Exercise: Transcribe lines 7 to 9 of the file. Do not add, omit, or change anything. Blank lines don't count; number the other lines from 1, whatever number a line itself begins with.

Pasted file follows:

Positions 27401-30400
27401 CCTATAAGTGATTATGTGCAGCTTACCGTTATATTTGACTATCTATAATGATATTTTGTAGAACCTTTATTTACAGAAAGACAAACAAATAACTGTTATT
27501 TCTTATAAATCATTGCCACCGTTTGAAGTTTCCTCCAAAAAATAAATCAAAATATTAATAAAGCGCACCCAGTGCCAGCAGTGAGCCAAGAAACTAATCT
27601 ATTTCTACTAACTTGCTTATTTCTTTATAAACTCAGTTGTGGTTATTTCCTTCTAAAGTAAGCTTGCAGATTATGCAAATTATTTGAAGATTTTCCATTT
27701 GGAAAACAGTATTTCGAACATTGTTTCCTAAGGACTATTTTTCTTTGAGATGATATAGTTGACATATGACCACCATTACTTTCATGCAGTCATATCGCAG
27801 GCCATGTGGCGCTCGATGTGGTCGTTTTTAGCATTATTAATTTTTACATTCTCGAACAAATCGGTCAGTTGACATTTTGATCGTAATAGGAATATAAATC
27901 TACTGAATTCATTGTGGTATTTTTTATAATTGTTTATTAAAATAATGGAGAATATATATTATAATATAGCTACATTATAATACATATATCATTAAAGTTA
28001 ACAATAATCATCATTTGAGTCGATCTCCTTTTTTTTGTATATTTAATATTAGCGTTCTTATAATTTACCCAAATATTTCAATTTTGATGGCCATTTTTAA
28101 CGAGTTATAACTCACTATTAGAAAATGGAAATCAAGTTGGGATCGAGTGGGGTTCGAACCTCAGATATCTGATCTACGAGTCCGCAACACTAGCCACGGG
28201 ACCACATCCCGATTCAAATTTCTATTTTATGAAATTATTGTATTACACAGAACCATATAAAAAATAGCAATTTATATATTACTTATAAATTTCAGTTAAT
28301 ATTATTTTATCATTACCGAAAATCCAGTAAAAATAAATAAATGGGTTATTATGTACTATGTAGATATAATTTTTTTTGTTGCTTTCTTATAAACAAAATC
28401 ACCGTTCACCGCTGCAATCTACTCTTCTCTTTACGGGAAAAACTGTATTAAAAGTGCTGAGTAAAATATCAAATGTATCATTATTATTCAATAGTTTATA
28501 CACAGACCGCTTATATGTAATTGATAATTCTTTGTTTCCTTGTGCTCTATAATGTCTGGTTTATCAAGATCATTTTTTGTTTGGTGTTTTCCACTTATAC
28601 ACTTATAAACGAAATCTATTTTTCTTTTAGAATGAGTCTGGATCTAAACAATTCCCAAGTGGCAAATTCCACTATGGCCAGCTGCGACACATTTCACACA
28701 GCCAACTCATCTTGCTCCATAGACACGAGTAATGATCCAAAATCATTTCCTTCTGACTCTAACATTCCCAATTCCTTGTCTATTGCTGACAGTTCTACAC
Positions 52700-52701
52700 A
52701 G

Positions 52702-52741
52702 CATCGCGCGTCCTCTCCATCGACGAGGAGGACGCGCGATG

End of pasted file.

27901 TACTGAATTCATTGTGGTATTTTTTATAATTGTTTATTAAAATAATGGAGAATATATATTATAATATAGCTACATTATAATACATATATCATTAAAGTTA
28001 ACAATAATCATCATTTGAGTCGATCTCCTTTTTTTTGTATATTTAATATTAGCGTTCTTATAATTTACCCAAATATTTCAATTTTGATGGCCATTTTTAA
28101 CGAGTTATAACTCACTATTAGAAAATGGAAATCAAGTTGGGATCGAGTGGGGTTCGAACCTCAGATATCTGATCTACGAGTCCGCAACACTAGCCACGGG